In his remarks, Pope Francis referred explicitly to three recent attacks claimed by the Somalia-based al-Shabab extremist group, saying he knew well that the memories were still fresh in Kenya’s mind.

In April, the Al-Qaeda linked Al-Shabab claimed responsibility for the attack on a mostly Christian college in northeastern Kenya that left some 150 people dead.

A month earlier, Al-Shabab claimed responsibility for attacks in Mandera county on the Somali border in which 12 people died.

In September 2013, at least 67 people were killed in an attack by al-Shabab on the Westgate mall in Nairobi.

Al-Shabab opposes Kenya’s decision to send troops to Somalia to fight the group as part of an African Union force backing Somalia’s weak federal government.

“Here, I think of the importance of our common conviction that the God whom we seek to serve is a God of peace,” Francis said. “How important it is that we be seen as prophets of peace, peacemakers who invite others to live in peace, harmony and mutual respect.”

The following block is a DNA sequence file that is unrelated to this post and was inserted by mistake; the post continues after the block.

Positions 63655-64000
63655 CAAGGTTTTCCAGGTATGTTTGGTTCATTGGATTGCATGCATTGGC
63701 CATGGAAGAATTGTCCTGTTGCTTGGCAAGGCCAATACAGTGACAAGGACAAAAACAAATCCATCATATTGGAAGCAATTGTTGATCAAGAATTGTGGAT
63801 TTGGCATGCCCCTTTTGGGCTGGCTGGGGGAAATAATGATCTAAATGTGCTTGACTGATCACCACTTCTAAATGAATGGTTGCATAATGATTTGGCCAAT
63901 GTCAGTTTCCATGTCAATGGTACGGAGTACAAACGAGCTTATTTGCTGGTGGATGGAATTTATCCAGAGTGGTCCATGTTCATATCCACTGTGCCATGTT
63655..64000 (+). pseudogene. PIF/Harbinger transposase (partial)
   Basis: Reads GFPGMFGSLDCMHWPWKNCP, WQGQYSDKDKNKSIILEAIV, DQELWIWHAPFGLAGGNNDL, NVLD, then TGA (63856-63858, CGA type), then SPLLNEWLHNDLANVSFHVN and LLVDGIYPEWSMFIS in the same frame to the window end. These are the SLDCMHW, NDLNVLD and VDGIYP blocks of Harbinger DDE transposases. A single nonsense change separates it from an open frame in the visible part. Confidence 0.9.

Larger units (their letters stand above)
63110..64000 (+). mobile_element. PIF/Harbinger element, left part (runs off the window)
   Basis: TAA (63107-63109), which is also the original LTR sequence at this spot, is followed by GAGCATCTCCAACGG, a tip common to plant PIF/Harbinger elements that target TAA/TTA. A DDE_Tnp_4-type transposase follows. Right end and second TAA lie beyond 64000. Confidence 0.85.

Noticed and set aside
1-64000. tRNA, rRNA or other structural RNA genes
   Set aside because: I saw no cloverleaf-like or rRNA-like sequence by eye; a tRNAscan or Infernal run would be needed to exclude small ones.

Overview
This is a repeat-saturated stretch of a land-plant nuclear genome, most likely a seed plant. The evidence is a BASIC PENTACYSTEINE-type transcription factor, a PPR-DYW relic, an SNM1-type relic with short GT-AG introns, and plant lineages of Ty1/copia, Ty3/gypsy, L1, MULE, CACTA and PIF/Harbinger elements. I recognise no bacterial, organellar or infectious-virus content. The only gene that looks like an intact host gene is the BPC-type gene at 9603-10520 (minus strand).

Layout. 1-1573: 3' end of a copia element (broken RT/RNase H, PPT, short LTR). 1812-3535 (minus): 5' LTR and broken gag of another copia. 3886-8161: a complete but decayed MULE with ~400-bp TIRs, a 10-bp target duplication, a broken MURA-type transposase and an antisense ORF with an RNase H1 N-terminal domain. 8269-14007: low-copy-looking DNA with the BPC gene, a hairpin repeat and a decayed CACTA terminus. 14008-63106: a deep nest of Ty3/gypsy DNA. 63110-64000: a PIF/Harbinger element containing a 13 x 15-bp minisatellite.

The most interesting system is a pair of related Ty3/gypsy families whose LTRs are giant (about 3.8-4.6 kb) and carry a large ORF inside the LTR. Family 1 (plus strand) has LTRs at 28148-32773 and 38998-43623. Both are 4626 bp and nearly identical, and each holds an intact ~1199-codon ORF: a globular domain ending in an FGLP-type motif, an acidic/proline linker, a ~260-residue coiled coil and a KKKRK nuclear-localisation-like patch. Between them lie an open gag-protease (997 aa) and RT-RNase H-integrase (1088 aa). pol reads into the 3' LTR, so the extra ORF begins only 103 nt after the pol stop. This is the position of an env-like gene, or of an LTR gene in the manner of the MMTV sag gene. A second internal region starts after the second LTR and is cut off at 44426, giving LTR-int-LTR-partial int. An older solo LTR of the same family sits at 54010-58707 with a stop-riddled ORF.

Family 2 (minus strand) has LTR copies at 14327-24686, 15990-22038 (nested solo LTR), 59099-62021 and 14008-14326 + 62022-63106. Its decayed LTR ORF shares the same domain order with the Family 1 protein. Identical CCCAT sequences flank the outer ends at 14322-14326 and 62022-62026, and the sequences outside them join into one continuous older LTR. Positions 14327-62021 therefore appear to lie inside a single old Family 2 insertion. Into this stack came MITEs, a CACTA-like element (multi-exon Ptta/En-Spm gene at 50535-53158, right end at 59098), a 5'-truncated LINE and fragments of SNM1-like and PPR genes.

FULL ARTICLE FROM FIRSTPOST.COM

Niger’s Muslims and Christians join forces for peace

957069-NIGERIA-1442292319-728-640x480NIAMEY: Eight months after Muslims rioted in Niger at a cost of 10 lives and many burned churches, efforts are afoot to mend ties with the Christian minority in the west African country.

The rampage was triggered in January when radical Muslims angered by caricatures of the Prophet Muhammad (pbuh)in French satirical weekly Charlie Hebdo killed 12 people in an assault on the magazine’s Paris offices.

In Niger, hundreds of Muslims took to the streets, clashing with police and razing 45 churches, five hotels, as well as bars and schools run by Christians. The French cultural centre in the second city, Zinder, was also set alight.

Read: Nigeria shuts down churches over noisy worship

Muslims make up about 98 percent of the 17 million population in the deeply poor, landlocked nation south of the Sahara. Until the riots, they lived in peace with the small Christian minority.